The past stories and history of New Zealand are not only the domain of the rich and famous. This month in the New Zealand collection we feature some stories of early pioneers whose names are not famous or well known but who played their part in the history of New Zealand.
Our stories : the way we used to be : the New Zealand that time forgot… / edited by Ian Wishart.
Every day, thousands of news stories are published in New Zealand, chronicling the big events and the small. Most of these stories are long forgotten by the time historians get around to compiling the ‘official record’ of our country. Discover the heroes and villains of our past through long forgotten news stories, and find out how life really was in pioneer New Zealand. (Adapted from back cover)
Working lives c. 1900 : a photographic essay / Erik Olssen.
For the men and women of the skilled trades in the early 20th century, the skills and knowledge of their respective crafts were a source of identity and pride. Together with the so-called unskilled, who built the infrastructure for the new society, these workers laid the cultural and social foundations of a new and fairer society. This book uses photographs to show two processes fundamental to creating a new society: the transformation of swamp into farmland then city-scape, and the transplantation of the knowledge and skill required in the Old World that were essential to building a new world. (Syndetics summary)
Rough on women : abortion in 19th-century New Zealand / by Margaret Sparrow.
“Stories of abortion in 19th-century New Zealand, from newspaper accounts, court records and coroner’s reports”–Publisher information. The women in this book are all long dead and little is known of their inner lives. Most of what we know about them comes from coroners’ reports and newspaper accounts, and in many cases we know more about their abortionists than the women themselves. Women obtained abortions by whatever means they could, despite the dangers of poisoning, haemorrhage, and infection. And abortionists did their work despite the threat of long prison sentences or even the death penalty. (Adapted from back cover)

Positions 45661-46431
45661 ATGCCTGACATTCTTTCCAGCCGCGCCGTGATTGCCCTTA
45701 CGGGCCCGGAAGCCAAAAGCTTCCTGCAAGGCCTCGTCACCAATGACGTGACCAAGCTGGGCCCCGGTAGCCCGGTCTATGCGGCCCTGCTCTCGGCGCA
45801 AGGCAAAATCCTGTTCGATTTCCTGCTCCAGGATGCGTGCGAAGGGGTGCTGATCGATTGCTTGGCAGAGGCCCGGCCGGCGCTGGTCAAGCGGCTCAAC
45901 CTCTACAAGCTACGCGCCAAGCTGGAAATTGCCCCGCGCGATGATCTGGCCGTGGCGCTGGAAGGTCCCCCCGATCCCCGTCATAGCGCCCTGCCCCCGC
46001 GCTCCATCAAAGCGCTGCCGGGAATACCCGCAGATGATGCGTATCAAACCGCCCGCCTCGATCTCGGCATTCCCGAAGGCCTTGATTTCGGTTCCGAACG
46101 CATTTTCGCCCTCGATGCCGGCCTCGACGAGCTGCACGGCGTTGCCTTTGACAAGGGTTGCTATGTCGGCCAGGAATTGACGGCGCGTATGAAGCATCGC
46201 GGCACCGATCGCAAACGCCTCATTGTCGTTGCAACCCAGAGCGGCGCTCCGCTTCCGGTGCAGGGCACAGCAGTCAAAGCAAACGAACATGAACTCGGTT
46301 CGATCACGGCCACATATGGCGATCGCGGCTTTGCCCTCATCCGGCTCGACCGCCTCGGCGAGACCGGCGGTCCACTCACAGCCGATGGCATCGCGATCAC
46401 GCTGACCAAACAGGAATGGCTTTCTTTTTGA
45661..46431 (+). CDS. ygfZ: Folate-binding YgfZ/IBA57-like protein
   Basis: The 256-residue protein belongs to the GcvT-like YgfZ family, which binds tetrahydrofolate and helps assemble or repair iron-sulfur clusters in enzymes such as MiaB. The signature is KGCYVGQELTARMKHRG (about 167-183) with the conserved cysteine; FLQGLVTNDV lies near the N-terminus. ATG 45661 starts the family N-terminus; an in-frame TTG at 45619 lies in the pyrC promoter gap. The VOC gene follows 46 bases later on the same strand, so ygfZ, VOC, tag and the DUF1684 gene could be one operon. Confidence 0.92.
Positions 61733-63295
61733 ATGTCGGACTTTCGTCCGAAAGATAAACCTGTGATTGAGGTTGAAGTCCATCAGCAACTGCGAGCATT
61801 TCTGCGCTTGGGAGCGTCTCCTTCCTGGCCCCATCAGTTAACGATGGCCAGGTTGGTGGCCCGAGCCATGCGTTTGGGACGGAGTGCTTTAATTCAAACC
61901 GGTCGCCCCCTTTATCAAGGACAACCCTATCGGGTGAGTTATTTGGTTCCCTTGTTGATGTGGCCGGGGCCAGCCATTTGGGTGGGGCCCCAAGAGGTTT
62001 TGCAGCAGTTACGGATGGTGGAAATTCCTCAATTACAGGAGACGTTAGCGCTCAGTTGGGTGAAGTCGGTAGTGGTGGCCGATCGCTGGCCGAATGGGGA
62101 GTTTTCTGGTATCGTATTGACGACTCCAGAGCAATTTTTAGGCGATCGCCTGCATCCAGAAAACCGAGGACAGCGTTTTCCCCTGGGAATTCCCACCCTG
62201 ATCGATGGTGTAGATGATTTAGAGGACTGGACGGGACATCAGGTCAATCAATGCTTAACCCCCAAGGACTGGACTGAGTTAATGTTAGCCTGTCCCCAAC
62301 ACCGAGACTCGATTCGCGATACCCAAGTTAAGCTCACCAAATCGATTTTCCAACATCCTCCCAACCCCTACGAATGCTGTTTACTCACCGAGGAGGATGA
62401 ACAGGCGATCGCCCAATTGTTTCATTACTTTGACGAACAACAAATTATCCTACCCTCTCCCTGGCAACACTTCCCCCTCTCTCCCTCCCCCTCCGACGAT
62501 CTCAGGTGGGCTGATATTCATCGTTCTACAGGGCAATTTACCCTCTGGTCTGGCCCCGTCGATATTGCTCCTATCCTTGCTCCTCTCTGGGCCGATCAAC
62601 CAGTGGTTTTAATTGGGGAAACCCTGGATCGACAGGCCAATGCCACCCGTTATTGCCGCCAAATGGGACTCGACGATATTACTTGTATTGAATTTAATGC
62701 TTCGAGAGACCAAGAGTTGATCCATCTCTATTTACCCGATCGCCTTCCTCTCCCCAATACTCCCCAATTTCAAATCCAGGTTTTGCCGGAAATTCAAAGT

Stolen lives : a New Zealand foster child’s story from the ’40s and ’50s / Netta England.
Netta and her older brother Ray hardly knew their mother. She was a strange woman who made occasional visits, and they did not even know they had a Father. Instead from a very early age they lived with foster parents and at school were treated as different. Growing up, Netta became increasingly aware that her foster mother disliked her. Though never starved, Netta suffered neglect, as well as mental, physical and sexual abuse. After her brother’s death in 1976, Netta, by then married with a grown up family, began her long journey to learn about and understand what had happened in the past. She wanted to find out if somewhere out there was a family, her own family that she could belong to. How would she find them, and would they want to know her? She needed to find her roots. Stolen Lives is the record of Netta’s journey from a neglected and abused state ward, to a woman who discovers her heritage and creates a positive life regardless of her upbringing. (Syndetics summary)
Pete the Bushman : hunting tales and back-country lessons from a wild West Coaster / Peter Salter with Nigel Zega.